|Mr. Emmanuel S. Kogo|
The USAID Resiliency in Northern Ghana (RING) project, has attained another major milestone in the water, hygiene and sanitation (WASH) sector, with the declaration of 65 communities in 17 districts of the Northern Region Open Defaecation Free.
This achievement came following the construction of over 3,249 household latrines by the communities complemented by the installation of more than 2,100 household hand washing facilities and 482 institutional hand washing stations in all the communities.
The RING-WASH Officer, Emmanuel Sungnumah Kogo, revealed these at a durbar held at the Konkomba Tuyini community in the Karaga District, to celebrate and honour 4 out of 9 communities which have been declared open defaecation free.
The purpose of the community durbar was also to certify these communities and they are Konkomba Tuyini, Songnayili, namantula and Kpambini. Besides, the certification, the communities were given 8 wheelbarrows and shovels to enable them carryout their routine cleanup exercises.
RING is a 5-year integrated project and partnership effort under the Feed the Future Initiative funded by the United States Agency for International Development (USAID) designed to contribute to the Government of Ghana’s efforts to sustainably reduce poverty and improve nutrition in the region.
The project’s goal is to improve the livelihoods and nutritional status of vulnerable households in targeted communities in the 17 districts of the Northern Region. Consistent with USAID forward principles of direct support to host governments, RING is implemented through a collaborative approach with District Assemblies and the Northern Regional Coordinating Council including 6 regional departments.
The objective of RING is to decrease 25 percent in stunting among children under five; decrease 25 percent in wasting among children under five; decrease 20 percent in underweight among children under five; and decrease 20 percent in anaemia among children under five.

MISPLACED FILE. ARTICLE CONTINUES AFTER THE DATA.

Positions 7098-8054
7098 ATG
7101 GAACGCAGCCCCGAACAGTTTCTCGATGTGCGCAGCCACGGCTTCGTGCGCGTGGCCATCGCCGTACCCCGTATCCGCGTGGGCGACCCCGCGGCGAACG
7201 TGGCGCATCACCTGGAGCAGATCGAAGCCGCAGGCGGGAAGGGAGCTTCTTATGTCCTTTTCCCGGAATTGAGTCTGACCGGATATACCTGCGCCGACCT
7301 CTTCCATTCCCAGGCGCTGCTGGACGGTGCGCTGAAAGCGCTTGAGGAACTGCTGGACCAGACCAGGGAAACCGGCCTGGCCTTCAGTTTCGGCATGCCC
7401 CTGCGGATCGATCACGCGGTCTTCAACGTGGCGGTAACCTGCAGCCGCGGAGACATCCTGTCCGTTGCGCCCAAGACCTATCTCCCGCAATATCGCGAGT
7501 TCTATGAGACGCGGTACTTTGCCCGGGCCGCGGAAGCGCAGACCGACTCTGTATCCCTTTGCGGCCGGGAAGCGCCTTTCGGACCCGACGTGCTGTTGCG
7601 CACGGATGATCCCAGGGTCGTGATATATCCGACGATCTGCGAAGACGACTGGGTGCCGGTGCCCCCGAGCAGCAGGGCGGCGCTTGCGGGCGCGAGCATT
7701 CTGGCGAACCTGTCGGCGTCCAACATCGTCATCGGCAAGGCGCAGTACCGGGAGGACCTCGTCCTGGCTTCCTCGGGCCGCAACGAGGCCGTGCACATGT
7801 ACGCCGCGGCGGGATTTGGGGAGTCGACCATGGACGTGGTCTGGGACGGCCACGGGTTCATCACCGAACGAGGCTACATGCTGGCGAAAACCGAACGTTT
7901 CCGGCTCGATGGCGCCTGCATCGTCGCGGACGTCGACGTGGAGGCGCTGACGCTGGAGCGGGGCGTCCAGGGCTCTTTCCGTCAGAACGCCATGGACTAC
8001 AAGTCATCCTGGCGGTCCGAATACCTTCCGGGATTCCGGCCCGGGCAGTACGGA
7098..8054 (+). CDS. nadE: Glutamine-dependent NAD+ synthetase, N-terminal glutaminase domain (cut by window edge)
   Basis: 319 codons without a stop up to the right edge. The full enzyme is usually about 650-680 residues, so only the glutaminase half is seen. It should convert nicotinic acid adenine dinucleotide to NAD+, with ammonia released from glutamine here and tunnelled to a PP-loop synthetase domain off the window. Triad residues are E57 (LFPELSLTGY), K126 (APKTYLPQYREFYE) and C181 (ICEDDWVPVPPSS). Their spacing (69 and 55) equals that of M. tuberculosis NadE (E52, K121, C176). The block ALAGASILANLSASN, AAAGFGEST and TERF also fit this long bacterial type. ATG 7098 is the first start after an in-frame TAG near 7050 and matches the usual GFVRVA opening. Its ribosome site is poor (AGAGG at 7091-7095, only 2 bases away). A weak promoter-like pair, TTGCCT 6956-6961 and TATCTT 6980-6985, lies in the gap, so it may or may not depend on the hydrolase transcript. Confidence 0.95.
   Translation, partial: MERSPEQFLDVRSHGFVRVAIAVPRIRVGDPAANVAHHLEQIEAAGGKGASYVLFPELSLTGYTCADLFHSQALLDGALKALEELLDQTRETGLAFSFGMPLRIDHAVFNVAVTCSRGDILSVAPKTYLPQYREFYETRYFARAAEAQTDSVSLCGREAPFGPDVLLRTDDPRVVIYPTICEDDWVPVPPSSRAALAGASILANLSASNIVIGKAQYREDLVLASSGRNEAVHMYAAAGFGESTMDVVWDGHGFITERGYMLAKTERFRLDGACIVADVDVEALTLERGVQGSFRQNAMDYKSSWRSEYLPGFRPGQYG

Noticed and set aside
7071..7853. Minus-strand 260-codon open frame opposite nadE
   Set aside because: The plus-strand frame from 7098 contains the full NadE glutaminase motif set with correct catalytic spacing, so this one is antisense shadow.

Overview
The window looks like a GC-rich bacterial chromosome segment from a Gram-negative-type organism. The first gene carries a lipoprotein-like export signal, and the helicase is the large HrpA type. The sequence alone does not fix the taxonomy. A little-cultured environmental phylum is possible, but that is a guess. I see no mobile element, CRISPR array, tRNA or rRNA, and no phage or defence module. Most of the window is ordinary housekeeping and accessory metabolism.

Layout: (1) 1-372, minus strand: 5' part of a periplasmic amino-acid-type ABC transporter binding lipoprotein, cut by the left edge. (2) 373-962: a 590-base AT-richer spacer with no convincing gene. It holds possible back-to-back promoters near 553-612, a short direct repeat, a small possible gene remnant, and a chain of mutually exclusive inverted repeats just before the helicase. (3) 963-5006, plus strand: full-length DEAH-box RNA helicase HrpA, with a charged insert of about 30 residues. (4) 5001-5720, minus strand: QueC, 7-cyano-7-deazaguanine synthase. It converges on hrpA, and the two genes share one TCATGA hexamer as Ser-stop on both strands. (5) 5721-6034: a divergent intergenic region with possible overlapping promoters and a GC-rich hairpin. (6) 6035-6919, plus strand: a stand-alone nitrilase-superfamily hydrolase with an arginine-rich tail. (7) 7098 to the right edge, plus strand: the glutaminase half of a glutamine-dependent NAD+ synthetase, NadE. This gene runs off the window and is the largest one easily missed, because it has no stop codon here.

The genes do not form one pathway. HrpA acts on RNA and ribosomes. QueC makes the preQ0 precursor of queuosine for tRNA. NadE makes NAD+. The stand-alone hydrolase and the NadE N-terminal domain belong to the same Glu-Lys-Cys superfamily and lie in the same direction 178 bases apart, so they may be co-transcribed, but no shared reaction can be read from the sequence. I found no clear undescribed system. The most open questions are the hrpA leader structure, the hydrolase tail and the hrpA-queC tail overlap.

Mr. Kogo underscored the fact that, the construction of the household latrines has so far contributed to a significant reduction in water and sanitation related diseases and among others.
“Having heeded to the advice given to them concerning open defaecation, the communities will have sign posts erected in the entry points of their respective communities indicating that they don’t engage in open defaecation”, he said.
He urged the communities to take very good care of the facilities, adding that “when they are old and weak, pull them down and construct new ones for use.”
Mr. Kwaku Abdulai, a resident of Konkomba Tuyini told this reporter that, previously all households in the community did not have latrines. “We resorted to use of the bush in front of our homes for toilet. This brought a lot of health problems to us and our families.
“Fowls go out and eat our own faeces and return to the house to infect cooking utensils and food. Flies also carry the germs and bacteria in the faeces to our homes and pollute our food. When it rains, running water carry everything into our source of drinking water. But now, we no longer experience such sanitation problems”, he told this reporter.
Mr. Abdulai expressed gratitude to USAID-RING for also supporting their women to farm. “The farming business is bringing alot benefits to their families including payment of school fees and other bills”.
Currently, access to improved sanitation in Ghana according to the Ministry of Local Government and Rural Development is only 15 percent, while 58 percent of the population share latrines and 19 percent do open defaecation.
In Northern Ghana, only 5 percent of the population has access to improved water and sanitation. This means that 22 million Ghanaians do not have places of convenience. As a result, UNICEF reports that, 3,600 children die each year from water and sanitation related diseases such as diarrhoea and cholera, and suffer stunting which is linked to poor water and sanitation.